You really can't go wrong with a show at the Cincinnati Playhouse this weekend. I gave both productions Critic's Picks. The North Pool, on the Shelterhouse stage through June 1, is a taut dialogue between a suspicious high school vice principal and a wary student of Middle Eastern descent. (CityBeat review here.) It takes a while (the show is about 90 minutes, played in real time) to decide who's the good guy and who's the bad guy, and you'll be turned around several times in the process. Excellent acting and a fine script by Ohio native (and Miami University grad) Rajiv Joseph makes this an excellent theatrical experience. On the Playhouse's Marx Stage, it's the final weekend for another kind of cat-and-mouse game. Venus in Fur is all about sexual tension, between an imperious playwright/director and the woman who's auditioning for a role in a play he's adapted from an erotic novel. (CityBeat review here.) David Ives' witty and allusive script (it's literary and mythical in some most amusing ways) is being produced at theaters from coast-to-coast, but I can't imagine there's a finer production than this one anywhere. Tickets: ($30-$75) 513-421-3888. At Cincinnati Shakespeare Company, you still have two weeks to catch a rare production of The Two Noble Kinsmen. The play is rarely staged (perhaps with good reason: it's not one of Shakespeare's best), but Cincy Shakes' rendition is noteworthy because it's the final work to complete their endeavor of staging all 38 of the Bard's works. (More on that feat here; CityBeat review of The Two Noble Kinsmen here.) It's a feat accomplished by just a handful of theaters worldwide, and it's your chance to check this one off your bucket list. Through May 25. Tickets ($22-$35): 513-381-2273. Falcon theater, which produces shows in the tiny Monmouth Theater in Newport, Ky., opens Bat Boy the Musical tonight. It's a show that was lifted from the headlines of the Weekly World News (yes, found in the finest grocery store check-out lines) about a strange creature found in a cave in West Virginia. Of course it's crazy, but the show is actually a really entertaining piece about acceptance and community. Three weekends, through May 31. Tickets ($17-$20): 513-479-6783 If you missed The Irish Curse presented by Clifton Players at the tiny Clifton Performance Theatre on Ludlow Avenue back in February and March, they've brought it back for a couple of weekends, this being the second of two. It's an amusing adult comedy about a bunch of guys fretting over the size of their "equipment." Tickets can be ordered online (brownpapertickets.com) or purchased at the door (but be aware: it's a small venue that quickly sells out).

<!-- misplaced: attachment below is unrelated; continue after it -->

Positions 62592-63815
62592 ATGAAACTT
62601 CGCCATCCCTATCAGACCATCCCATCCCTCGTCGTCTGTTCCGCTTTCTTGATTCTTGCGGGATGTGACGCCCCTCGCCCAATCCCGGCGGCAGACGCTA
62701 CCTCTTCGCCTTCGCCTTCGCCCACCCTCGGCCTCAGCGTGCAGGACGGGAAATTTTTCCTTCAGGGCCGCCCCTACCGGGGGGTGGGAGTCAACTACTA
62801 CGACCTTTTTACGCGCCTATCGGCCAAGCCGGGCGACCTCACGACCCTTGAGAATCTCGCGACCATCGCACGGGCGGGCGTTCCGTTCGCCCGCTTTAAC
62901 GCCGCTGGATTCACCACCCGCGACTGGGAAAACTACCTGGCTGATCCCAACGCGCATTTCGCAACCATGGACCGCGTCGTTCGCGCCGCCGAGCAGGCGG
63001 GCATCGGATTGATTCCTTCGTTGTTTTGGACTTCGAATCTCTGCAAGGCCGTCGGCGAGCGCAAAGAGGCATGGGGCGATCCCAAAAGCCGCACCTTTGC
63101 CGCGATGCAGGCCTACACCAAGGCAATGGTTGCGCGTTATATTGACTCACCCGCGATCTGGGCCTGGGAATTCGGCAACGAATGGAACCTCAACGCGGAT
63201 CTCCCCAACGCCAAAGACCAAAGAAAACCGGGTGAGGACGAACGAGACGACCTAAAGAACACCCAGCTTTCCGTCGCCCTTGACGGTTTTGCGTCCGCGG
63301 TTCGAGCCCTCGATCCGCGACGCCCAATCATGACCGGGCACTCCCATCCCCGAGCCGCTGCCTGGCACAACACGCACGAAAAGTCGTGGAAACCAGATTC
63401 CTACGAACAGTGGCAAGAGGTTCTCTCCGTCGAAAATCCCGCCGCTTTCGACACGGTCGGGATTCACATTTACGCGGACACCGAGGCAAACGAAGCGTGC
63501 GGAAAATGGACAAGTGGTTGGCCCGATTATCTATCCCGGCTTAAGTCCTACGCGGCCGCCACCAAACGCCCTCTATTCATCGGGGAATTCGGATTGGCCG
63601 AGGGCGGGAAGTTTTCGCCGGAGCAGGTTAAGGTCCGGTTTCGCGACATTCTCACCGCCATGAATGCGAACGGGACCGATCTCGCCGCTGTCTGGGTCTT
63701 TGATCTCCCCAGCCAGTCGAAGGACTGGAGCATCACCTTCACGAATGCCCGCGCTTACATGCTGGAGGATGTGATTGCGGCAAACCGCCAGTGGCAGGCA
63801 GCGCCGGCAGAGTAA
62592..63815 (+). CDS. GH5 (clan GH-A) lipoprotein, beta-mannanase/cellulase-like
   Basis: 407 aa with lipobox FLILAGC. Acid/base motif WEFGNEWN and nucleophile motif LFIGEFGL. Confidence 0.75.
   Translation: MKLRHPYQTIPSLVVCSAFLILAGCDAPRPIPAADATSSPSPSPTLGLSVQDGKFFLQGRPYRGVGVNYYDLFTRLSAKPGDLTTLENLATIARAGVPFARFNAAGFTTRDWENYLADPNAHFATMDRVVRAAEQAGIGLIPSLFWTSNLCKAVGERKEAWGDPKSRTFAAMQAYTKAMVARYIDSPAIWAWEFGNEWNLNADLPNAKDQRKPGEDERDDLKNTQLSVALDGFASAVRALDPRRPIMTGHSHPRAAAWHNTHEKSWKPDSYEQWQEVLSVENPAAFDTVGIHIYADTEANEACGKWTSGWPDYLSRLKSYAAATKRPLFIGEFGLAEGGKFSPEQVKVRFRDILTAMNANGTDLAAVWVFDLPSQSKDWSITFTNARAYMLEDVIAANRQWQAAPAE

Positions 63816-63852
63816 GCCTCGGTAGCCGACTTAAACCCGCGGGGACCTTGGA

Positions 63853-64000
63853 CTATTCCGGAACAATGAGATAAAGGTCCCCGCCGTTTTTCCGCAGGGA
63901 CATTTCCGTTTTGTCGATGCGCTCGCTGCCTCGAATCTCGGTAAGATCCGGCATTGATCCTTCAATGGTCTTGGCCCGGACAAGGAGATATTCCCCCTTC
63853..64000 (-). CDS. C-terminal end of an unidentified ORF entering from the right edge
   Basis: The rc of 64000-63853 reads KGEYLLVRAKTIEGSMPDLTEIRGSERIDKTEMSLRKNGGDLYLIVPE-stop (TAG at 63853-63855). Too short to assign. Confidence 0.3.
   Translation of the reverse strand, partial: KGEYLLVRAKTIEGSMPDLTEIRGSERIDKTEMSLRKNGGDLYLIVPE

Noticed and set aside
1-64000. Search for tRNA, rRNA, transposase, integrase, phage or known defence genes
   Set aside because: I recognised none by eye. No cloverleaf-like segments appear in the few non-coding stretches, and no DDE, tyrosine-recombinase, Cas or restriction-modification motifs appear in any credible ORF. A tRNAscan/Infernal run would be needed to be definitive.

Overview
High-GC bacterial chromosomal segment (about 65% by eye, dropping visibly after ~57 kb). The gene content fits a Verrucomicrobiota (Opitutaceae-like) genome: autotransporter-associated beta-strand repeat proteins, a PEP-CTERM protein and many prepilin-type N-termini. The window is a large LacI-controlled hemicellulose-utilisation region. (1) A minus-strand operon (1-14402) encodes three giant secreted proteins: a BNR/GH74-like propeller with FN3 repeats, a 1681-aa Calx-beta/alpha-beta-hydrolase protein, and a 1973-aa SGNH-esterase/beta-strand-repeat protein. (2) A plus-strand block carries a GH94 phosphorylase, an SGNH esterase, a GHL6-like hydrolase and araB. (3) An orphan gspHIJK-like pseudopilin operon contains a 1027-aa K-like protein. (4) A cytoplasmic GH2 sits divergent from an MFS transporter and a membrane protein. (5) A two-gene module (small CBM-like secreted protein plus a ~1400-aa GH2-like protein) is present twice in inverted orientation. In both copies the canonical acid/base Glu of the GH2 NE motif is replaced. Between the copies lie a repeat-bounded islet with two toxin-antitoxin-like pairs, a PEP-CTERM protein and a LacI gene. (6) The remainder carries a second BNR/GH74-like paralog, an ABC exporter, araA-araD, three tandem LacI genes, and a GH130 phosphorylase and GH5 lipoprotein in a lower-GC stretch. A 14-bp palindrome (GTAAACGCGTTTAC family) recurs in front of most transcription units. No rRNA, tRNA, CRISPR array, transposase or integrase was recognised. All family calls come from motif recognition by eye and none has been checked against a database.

by Rick Pender 05.02.2014